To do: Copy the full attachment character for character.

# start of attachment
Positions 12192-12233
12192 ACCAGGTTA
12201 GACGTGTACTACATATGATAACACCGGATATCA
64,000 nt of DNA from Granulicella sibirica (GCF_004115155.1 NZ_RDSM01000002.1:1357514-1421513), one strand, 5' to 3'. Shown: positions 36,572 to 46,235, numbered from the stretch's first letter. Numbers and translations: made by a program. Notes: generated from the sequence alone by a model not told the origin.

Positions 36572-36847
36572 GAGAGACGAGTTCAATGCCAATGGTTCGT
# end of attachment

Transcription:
Positions 12192-12233
12192 ACCAGGTTA
12201 GACGTGTACTACATATGATAACACCGGATATCA
64,000 nt of DNA from Granulicella sibirica (GCF_004115155.1 NZ_RDSM01000002.1:1357514-1421513), one strand, 5' to 3'. Shown: positions 36,572 to 46,235, numbered from the stretch's first letter. Numbers and translations: made by a program. Notes: generated from the sequence alone by a model not told the origin.

Positions 36572-36847
36572 GAGAGACGAGTTCAATGCCAATGGTTCGT